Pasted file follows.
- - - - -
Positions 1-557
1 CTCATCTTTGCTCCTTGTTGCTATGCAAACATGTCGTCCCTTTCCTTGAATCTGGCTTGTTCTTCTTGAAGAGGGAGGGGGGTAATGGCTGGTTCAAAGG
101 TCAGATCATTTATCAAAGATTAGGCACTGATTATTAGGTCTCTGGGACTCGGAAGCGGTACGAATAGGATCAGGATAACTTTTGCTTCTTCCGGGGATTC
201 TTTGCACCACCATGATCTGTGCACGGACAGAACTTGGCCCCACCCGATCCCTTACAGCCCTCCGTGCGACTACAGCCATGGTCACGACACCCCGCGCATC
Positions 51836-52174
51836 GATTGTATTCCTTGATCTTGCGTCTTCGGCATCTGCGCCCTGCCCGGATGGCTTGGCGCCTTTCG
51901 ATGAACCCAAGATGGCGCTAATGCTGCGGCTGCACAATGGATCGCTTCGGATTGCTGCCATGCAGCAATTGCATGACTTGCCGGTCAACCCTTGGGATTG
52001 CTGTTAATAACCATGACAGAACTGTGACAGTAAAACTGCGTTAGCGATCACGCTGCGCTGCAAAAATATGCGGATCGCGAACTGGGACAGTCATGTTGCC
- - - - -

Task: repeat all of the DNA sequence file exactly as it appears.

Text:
Positions 1-557
1 CTCATCTTTGCTCCTTGTTGCTATGCAAACATGTCGTCCCTTTCCTTGAATCTGGCTTGTTCTTCTTGAAGAGGGAGGGGGGTAATGGCTGGTTCAAAGG
101 TCAGATCATTTATCAAAGATTAGGCACTGATTATTAGGTCTCTGGGACTCGGAAGCGGTACGAATAGGATCAGGATAACTTTTGCTTCTTCCGGGGATTC
201 TTTGCACCACCATGATCTGTGCACGGACAGAACTTGGCCCCACCCGATCCCTTACAGCCCTCCGTGCGACTACAGCCATGGTCACGACACCCCGCGCATC
Positions 51836-52174
51836 GATTGTATTCCTTGATCTTGCGTCTTCGGCATCTGCGCCCTGCCCGGATGGCTTGGCGCCTTTCG
51901 ATGAACCCAAGATGGCGCTAATGCTGCGGCTGCACAATGGATCGCTTCGGATTGCTGCCATGCAGCAATTGCATGACTTGCCGGTCAACCCTTGGGATTG
52001 CTGTTAATAACCATGACAGAACTGTGACAGTAAAACTGCGTTAGCGATCACGCTGCGCTGCAAAAATATGCGGATCGCGAACTGGGACAGTCATGTTGCC